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Best CO2 Inflators 2022 - portable little boosts to get you out of trouble

A row of the best co2 inflators on a table
(Image credit: Will Jones)

The best CO2 inflators are ultra-portable, lightweight, and easy to use. They comprise an inflator head, which either screws or presses onto your valve and allows some level of modulation of gas flow, and the CO2 cartridge itself, which screws into the head when needed. Some have additional features such as pressure gauges, and many will come with a protective sleeve as, thanks to the Joule-Thomson effect whereby gasses forced through a small aperture will cool, both the head and canister can ice up with extended use.

There are pros and cons of using CO2 inflators, both from a performance standpoint and an environmental one, so if you’d prefer to avoid single use cartridges then check out our guide to the best bike pumps. While they may not be to everyone's taste they can inflate the best road bike tyres extremely quickly, making them ideal for competitive environments, and winter use when you’d rather not spend ages pumping in the cold by the roadside. They can reach higher pressures than most mini pumps, so if you’re running tyres that are difficult to seat following a puncture then they may be a better fit for you. For the best gravel tyres too there are higher capacity cartridges, so worry not.

There are plenty of options out there on the market, and so it can be difficult to know what you’re looking for, particularly if you’ve never used one before. Worry not; we’ve not only tested all the inflators on this list to make sure they work well, can modulate pressure, don’t leak, and protect your fingers, we’ve also put together a guide at the bottom of the page to help you make an informed decision.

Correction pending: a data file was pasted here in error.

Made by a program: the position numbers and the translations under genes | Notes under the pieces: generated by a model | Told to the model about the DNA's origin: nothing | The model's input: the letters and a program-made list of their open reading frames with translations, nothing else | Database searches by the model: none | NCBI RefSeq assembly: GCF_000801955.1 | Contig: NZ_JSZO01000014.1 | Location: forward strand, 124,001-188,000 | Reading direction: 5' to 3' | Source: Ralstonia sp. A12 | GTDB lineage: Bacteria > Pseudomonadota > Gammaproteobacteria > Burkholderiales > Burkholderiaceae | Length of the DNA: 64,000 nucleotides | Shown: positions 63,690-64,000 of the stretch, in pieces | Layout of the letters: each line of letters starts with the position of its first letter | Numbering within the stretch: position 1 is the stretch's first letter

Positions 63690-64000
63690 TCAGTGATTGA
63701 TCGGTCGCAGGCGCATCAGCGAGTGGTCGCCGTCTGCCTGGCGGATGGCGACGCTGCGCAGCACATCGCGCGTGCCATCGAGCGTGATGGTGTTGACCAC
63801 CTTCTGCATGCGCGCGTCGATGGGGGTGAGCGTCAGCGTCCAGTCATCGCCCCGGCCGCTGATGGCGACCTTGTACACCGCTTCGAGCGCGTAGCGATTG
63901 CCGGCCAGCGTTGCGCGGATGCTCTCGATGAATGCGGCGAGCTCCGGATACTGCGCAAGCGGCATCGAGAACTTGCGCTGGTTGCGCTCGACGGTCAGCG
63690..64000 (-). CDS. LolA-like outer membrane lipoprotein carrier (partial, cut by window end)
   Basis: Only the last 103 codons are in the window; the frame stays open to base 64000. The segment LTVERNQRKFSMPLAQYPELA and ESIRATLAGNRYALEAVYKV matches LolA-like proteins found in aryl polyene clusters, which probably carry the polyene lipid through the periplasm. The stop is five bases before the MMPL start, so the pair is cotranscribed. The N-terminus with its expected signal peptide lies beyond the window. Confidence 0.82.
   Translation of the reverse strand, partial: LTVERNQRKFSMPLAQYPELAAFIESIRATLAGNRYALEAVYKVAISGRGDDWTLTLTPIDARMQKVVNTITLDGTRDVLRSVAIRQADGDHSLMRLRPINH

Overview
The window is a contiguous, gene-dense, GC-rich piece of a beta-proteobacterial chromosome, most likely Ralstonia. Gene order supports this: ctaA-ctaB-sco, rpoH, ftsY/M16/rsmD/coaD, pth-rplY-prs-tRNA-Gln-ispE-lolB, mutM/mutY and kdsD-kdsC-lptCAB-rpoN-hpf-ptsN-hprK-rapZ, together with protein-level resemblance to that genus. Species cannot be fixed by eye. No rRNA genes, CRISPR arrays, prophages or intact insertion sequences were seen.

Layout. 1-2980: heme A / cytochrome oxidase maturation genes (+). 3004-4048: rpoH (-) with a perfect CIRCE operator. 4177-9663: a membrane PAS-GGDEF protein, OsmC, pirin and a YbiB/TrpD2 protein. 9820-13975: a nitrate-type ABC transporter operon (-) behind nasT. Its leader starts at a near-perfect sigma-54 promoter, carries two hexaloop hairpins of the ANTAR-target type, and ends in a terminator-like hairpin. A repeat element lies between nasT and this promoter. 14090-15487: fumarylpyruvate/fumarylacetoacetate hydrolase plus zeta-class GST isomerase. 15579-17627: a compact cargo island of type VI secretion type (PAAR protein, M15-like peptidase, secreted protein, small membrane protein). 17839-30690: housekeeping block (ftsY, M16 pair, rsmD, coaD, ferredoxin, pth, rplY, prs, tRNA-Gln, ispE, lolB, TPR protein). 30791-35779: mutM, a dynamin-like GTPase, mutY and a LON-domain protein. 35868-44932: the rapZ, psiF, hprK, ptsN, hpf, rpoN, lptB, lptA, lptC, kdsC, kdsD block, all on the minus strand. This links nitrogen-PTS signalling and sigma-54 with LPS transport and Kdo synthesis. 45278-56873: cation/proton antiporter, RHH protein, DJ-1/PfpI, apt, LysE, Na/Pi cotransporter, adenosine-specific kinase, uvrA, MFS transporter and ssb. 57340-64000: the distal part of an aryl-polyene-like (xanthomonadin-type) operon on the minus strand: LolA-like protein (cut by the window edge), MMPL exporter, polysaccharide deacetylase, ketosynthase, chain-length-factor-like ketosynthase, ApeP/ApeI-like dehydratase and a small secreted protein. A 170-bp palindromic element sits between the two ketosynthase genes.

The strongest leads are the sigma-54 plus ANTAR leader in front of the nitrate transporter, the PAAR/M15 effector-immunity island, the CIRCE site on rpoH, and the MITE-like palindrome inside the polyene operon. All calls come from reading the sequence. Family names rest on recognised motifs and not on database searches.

The best CO2 inflators 

(Image credit: Will Jones)

Topeak Micro Air Booster

The best CO2 inflator for different valve types

Specifications

Weight (without cartridge): 27.7g
Modulation: Pressure
Safety Spacer: Yes
Protective Sleeve: Yes
Gas Included: Yes
Valve Type: Presta, Schrader

Reasons to buy

+
Multiple valve types
+
Well machined
+
Decent sleeve

Reasons to avoid

-
Slow gas delivery

The Topeak Micro Air Booster is an extremely slimline, well machined option. It’s an inline style inflator, with modulation adjusted by how hard you press it into the valve. The inclusion of a safety spacer to allow the whole system to be stored together is a good thing in our opinion, as is the valve head which can accommodate both presta valves (by a simple press-on), and schrader (by screwing on). We found the protective sleeve to be very well insulating against the cold, though a little prone to slipping. Canisters screw in without leaks, though if you over tighten the cartridge you can block the flow, so we found it best to screw it all the way in and then back off by 1/8th of a turn or so.

The gas delivery modulation wasn’t brilliant, but the flow was on the slower side compared to others so it’s easy enough to avoid overshooting. It was also not that prone to icing up.

(Image credit: Will Jones)

Topeak Airbooster G2

The best CO2 inflator for accurate pressure

Specifications

Weight (without cartridge): 54.7g
Modulation: Pressure
Safety Spacer: Yes
Protective Sleeve: No
Gas Included: No
Valve Type: Presta, Schrader

Reasons to buy

+
Large, easy to read pressure dial
+
Speedy gas delivery
+
Can be used as a portable standalone tyre pressure gauge